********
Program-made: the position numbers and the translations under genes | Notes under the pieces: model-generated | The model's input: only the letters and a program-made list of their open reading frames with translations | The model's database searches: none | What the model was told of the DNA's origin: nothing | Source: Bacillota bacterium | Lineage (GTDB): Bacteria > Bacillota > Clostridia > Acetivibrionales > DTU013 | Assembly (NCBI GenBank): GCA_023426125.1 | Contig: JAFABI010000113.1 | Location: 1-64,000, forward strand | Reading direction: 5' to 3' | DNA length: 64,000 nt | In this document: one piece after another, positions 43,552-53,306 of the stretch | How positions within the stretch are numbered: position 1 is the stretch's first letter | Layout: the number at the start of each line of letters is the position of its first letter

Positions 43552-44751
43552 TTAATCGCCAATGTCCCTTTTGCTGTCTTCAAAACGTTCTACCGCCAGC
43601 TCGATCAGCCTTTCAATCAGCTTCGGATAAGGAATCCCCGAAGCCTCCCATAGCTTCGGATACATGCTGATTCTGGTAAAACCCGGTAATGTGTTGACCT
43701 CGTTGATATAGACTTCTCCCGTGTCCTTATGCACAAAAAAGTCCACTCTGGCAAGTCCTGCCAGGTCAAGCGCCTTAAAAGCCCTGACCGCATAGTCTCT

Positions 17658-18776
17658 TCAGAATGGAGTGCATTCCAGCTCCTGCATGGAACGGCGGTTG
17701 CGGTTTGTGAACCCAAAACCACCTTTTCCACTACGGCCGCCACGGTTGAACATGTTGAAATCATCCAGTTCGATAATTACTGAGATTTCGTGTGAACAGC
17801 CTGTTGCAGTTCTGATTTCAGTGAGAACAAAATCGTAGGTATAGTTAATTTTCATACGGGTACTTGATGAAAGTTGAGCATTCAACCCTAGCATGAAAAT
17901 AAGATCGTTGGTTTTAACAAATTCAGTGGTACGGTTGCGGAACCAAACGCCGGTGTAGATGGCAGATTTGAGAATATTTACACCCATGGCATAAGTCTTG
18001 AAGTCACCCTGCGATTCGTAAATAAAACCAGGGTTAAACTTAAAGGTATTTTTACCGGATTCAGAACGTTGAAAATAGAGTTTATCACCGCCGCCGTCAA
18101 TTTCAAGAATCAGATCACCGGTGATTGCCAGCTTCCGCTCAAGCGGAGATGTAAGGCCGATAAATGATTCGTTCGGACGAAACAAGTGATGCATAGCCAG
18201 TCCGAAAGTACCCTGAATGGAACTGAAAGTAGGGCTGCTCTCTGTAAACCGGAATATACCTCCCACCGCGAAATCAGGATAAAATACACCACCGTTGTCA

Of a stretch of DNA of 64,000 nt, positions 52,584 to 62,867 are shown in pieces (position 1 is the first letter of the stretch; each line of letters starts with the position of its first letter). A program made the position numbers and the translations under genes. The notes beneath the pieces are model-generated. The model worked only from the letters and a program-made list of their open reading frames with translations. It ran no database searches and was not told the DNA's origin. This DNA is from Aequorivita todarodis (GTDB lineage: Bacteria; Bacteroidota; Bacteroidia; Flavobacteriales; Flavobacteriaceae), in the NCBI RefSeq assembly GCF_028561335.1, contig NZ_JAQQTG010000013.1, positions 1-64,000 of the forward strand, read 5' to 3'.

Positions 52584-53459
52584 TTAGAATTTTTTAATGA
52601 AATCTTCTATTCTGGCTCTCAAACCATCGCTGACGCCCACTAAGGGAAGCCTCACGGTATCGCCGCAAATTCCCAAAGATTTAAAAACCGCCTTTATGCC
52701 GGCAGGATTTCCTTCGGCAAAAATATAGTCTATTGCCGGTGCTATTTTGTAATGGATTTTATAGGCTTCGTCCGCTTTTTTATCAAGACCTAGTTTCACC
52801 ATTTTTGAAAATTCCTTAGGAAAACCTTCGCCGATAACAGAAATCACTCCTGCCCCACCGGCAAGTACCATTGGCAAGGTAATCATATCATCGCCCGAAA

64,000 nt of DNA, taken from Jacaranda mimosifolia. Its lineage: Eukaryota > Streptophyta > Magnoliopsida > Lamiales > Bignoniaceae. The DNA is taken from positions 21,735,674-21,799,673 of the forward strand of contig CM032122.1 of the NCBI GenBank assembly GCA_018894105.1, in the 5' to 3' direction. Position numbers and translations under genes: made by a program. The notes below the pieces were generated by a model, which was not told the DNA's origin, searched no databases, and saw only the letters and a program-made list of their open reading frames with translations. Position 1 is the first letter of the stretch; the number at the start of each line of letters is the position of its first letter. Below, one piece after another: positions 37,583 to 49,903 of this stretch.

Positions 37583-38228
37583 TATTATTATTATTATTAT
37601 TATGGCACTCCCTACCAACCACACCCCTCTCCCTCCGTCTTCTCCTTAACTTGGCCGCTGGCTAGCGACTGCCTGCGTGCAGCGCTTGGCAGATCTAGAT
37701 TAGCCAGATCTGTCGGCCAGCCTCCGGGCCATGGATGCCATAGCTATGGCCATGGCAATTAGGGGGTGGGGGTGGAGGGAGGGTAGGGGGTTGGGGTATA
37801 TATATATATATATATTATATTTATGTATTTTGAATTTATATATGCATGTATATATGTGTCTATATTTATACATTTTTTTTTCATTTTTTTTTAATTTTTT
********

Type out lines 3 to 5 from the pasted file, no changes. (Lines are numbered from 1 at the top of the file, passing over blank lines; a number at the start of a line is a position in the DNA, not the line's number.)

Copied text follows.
43552 TTAATCGCCAATGTCCCTTTTGCTGTCTTCAAAACGTTCTACCGCCAGC
43601 TCGATCAGCCTTTCAATCAGCTTCGGATAAGGAATCCCCGAAGCCTCCCATAGCTTCGGATACATGCTGATTCTGGTAAAACCCGGTAATGTGTTGACCT
43701 CGTTGATATAGACTTCTCCCGTGTCCTTATGCACAAAAAAGTCCACTCTGGCAAGTCCTGCCAGGTCAAGCGCCTTAAAAGCCCTGACCGCATAGTCTCT